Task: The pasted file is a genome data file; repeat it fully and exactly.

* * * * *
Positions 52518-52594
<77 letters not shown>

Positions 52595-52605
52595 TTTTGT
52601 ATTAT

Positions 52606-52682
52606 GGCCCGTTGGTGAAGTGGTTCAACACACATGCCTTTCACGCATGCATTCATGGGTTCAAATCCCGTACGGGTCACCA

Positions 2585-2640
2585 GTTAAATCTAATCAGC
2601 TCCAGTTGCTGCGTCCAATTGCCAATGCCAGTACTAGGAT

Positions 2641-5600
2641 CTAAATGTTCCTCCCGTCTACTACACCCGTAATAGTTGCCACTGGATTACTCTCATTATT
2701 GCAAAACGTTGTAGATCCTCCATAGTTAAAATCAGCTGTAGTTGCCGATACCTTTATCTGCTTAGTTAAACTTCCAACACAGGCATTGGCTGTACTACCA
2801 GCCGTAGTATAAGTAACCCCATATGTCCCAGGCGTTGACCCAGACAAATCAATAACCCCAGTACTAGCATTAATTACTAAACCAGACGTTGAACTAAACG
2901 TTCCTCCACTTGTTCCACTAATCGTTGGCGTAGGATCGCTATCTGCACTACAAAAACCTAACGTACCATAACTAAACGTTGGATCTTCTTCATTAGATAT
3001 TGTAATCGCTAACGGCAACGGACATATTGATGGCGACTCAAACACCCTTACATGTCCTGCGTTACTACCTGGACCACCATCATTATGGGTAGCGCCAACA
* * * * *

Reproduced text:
Positions 52518-52594
<77 letters not shown>

Positions 52595-52605
52595 TTTTGT
52601 ATTAT

Positions 52606-52682
52606 GGCCCGTTGGTGAAGTGGTTCAACACACATGCCTTTCACGCATGCATTCATGGGTTCAAATCCCGTACGGGTCACCA

Positions 2585-2640
2585 GTTAAATCTAATCAGC
2601 TCCAGTTGCTGCGTCCAATTGCCAATGCCAGTACTAGGAT

Positions 2641-5600
2641 CTAAATGTTCCTCCCGTCTACTACACCCGTAATAGTTGCCACTGGATTACTCTCATTATT
2701 GCAAAACGTTGTAGATCCTCCATAGTTAAAATCAGCTGTAGTTGCCGATACCTTTATCTGCTTAGTTAAACTTCCAACACAGGCATTGGCTGTACTACCA
2801 GCCGTAGTATAAGTAACCCCATATGTCCCAGGCGTTGACCCAGACAAATCAATAACCCCAGTACTAGCATTAATTACTAAACCAGACGTTGAACTAAACG
2901 TTCCTCCACTTGTTCCACTAATCGTTGGCGTAGGATCGCTATCTGCACTACAAAAACCTAACGTACCATAACTAAACGTTGGATCTTCTTCATTAGATAT
3001 TGTAATCGCTAACGGCAACGGACATATTGATGGCGACTCAAACACCCTTACATGTCCTGCGTTACTACCTGGACCACCATCATTATGGGTAGCGCCAACA